View Full Version : How did you decide 2015 would be your year to hike the trail?

08-20-2014, 16:28
So I am trying to decide if I could save enough money by April 2015 to try a long hike on the AT. It would require a drasstic change in lifestyle. I would have to live with my parents for 6 months and find a job in my hometown. By the way I just turned 30 so living at home would definitely be tough. I am currently working odd jobs and don't have a steady career at the moment. So I am thinking if I could find a job for the next 6-7 months in my hometown my reward would be taking a trip of a lifetime. Has anyone else done anything drastic life moving back in with their parents in order to hike the trail? I got some big decisions i need to make here soon.

08-20-2014, 17:53
Didn't have to do anything like move back home, but my decision to hike next year was almost entirely motivated by financial concerns. Probably could have set out this year and made it but I would have finished broke or nearly so. With over a year of saving I'll be starting with plenty of money to hike comfortably and not have to scramble for a job when I finish because I can't even feed or house myself. It also helped me a lot because I've been slowly amassing (and getting comfortable with) the gear I need when I can get a good sale price, have probably saved close to $1,000 from that alone.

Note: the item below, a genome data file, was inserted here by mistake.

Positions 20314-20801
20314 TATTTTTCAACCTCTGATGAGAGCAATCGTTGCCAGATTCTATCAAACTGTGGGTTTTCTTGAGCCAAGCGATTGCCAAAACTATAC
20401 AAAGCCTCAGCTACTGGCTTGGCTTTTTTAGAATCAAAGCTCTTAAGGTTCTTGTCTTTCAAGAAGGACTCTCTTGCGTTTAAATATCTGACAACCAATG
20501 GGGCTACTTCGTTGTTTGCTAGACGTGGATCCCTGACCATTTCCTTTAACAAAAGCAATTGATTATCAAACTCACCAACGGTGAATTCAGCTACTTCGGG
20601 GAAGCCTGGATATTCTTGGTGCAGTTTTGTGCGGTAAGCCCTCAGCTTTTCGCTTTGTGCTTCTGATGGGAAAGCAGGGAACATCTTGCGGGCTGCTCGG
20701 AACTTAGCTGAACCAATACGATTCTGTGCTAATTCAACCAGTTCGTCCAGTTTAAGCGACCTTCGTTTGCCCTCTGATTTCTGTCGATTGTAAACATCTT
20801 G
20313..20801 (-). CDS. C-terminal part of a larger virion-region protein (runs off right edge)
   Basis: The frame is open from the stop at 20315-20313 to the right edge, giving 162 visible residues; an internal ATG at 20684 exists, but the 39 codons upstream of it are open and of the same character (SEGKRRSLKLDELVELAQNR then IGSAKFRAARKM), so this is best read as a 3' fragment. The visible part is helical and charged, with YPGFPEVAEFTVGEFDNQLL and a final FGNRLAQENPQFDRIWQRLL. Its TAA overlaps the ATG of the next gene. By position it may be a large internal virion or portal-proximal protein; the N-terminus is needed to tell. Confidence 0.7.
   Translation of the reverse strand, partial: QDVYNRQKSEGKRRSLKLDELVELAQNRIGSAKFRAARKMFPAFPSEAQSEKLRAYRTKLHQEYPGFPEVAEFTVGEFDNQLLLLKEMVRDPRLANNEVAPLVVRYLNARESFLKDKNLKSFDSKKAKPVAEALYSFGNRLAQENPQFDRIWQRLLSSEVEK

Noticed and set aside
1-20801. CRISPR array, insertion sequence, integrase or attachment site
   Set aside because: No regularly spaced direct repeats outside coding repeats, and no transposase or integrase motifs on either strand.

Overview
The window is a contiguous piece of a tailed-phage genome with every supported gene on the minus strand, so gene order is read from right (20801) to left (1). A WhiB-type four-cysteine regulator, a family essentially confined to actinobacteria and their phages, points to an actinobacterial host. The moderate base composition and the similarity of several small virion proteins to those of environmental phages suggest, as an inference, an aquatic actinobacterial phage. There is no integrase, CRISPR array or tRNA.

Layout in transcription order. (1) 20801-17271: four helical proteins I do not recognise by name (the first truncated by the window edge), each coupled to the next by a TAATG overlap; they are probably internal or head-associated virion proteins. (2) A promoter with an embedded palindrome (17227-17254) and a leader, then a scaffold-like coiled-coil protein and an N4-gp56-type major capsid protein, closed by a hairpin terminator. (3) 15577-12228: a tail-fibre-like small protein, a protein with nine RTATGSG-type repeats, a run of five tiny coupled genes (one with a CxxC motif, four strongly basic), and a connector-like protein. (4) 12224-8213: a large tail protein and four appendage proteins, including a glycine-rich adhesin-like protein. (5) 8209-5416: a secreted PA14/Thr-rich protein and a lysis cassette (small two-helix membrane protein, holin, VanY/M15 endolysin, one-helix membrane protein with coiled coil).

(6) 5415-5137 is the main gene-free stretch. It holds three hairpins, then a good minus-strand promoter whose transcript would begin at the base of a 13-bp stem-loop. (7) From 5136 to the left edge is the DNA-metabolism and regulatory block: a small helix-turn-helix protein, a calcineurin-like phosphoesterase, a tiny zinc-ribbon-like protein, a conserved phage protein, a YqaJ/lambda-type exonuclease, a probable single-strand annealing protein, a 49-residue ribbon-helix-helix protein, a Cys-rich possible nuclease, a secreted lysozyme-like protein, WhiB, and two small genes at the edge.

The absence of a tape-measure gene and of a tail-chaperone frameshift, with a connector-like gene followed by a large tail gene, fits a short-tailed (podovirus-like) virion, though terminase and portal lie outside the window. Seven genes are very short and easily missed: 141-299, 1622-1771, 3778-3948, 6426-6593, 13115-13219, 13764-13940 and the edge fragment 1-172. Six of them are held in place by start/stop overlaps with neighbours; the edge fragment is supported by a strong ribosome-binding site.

Our situations are very different but your decision sounds like a tough one. You don't seem thrilled about the prospect of moving back home, if you put the hike off a little longer could you find a more steady job where you are and live frugally to save for the following year? Is there something other than the understandable desire to go sooner than later motivating you to go in 2015? Also would this be your first long distance hike? If you start hiking and find out it's not what you thought it would be, the reality of subjecting yourself to a tough living situation for half a year for something you don't enjoy after all could weigh pretty heavy.